The cost of horsepower: Feeding Big Red into a phase 3. Who will "hoof" the bill?
Reviewing the old Fovea Phase 2b game footage shows the Big Red trial enrollment numbers modified from 600 to over 716 patients. Sports fans, that a lot of patients and 116 more than expected. They saw daylight through the defense and nailed this bad boy across the goal line to put points on the board.
But the game ain't over.
Phase 2's are relatively cheap. Skin in the game comes in the phase 3's. The question is: Who wants a dog in this hunt?
RESEARCH TRIANGLE PARK, N.C., Oct. 12 /PRNewswire/ -- The cost per patient of running Phase 3 clinical studies of new pharmaceuticals exceeds $26,000, on average, according to a new benchmarking report, "Clinical Operations: Accelerating Trials, Allocating Resources and Measuring Performance"
Lets keep the number at 700 patients. The total off the lot sticker price for a spanking new Big Red phase 3 is $18 million. Now, outsource some of that to India and eastern Europe. Ora can probably streamline it a bit.
What we end up with is a solid product off the shelf for people who do not respond well to the dozen or so antihistamine drops. In the right hands, the risk reward ratio shakes out quite. Otherwise, Sanofi would have wiped Big Red off a long time ago and Fovea would have never pursued it in the first place. But, it may shake out in the form of cannibalizing aforementioned antihistamines. In this case, Big Red may be unappealing to some. Therefore, we have a bit of a delay. Enter, generic pressure. Big Red is likely to be very affordable so the mark up will not be huge but it beats getting clobbered by generics. Now we wait.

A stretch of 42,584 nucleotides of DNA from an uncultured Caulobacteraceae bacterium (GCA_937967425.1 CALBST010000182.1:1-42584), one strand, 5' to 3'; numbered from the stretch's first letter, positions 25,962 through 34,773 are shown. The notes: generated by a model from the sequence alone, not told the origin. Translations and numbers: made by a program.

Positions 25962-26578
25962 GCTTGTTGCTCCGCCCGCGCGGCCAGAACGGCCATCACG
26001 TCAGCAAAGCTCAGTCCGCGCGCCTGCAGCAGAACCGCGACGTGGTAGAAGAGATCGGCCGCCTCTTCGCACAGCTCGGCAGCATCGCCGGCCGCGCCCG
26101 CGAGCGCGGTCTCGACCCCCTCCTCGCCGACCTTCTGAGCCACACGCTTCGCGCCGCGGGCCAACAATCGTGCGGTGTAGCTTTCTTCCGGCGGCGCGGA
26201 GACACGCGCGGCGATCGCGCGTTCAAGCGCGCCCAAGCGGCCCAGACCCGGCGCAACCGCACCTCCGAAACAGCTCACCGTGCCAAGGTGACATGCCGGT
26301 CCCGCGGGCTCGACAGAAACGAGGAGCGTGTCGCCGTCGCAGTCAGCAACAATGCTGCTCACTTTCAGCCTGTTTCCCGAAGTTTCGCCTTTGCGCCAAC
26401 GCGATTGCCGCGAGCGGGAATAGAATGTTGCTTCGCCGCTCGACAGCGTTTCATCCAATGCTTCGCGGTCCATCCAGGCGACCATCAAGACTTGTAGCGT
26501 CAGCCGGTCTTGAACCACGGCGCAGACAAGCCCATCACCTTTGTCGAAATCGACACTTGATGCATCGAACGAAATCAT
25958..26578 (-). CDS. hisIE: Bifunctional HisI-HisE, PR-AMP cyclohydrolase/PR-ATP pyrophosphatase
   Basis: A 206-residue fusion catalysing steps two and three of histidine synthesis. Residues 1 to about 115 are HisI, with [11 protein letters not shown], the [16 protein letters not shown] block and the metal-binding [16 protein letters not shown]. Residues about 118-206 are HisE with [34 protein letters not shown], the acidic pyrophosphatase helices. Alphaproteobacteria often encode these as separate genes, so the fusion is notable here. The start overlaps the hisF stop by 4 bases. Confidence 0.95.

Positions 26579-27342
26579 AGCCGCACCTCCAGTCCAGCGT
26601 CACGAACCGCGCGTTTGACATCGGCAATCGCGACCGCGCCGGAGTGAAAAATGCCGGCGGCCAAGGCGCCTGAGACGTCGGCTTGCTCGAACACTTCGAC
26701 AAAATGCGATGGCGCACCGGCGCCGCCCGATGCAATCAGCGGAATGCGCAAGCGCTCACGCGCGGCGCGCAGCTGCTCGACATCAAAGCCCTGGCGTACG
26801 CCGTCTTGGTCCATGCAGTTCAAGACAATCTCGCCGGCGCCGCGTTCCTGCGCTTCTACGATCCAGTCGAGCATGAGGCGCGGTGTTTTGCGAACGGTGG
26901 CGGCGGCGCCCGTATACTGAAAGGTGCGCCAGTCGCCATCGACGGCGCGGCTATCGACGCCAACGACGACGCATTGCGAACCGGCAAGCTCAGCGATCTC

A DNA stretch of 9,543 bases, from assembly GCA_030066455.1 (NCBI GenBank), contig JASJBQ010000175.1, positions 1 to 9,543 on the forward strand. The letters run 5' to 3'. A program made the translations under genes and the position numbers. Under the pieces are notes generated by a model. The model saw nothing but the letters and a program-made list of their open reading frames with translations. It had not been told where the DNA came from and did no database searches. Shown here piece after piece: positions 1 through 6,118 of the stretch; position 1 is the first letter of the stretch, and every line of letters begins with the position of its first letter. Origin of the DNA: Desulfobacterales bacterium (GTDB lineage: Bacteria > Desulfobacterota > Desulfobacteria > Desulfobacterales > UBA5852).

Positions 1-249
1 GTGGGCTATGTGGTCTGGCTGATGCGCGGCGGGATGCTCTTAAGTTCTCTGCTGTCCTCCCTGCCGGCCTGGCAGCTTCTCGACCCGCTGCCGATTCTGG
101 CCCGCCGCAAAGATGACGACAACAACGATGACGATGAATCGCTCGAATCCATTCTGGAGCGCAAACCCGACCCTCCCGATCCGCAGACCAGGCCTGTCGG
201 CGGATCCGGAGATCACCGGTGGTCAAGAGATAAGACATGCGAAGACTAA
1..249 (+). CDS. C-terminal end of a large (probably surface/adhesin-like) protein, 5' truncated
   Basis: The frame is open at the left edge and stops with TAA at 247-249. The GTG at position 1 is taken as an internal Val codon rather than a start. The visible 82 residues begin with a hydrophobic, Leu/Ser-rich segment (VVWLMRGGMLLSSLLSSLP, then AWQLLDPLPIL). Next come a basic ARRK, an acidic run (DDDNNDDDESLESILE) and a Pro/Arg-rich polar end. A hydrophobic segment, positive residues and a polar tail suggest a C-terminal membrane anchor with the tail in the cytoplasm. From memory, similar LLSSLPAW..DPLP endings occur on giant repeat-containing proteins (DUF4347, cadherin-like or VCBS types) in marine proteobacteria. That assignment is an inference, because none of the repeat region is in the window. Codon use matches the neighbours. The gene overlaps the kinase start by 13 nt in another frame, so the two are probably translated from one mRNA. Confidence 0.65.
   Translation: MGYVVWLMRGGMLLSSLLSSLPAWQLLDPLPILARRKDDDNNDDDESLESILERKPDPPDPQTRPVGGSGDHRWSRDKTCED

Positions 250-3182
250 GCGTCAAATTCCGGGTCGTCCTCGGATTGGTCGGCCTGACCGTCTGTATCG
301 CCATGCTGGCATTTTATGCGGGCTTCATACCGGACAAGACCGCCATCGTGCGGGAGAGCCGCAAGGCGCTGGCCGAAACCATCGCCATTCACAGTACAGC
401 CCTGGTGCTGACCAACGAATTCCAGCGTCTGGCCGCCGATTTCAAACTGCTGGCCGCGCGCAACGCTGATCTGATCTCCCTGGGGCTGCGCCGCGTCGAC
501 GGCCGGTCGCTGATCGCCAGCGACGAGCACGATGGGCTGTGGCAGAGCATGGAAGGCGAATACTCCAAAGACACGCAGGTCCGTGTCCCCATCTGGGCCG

Odds are good Big Red gets his marching orders in an "if you don't somebody else will' fashion.
Patanol, a solution for the treatment of allergic conjunctivitis, had annual sales of about $320 million.
Patanol® ophthalmic solution sales grew 11.4% in the six months ended June 30, 2006 and continued to be the leading prescribed ocular allergy product on the United States market.
Novartis AG’s (NVS) Alcon unit won an appeals court ruling that will prevent Apotex Inc. from selling a generic version of the eye drug Patanol until a patent expires in 2015.
Conclusion about Patanol Allergy Eye Drops
This is a very powerful eye drop medication, that for a lot of people works really well, but for others the severe and extreme side effects are unbearable. Each individual will experience different results. See your doctor for more info to find out if Patanol is right for you.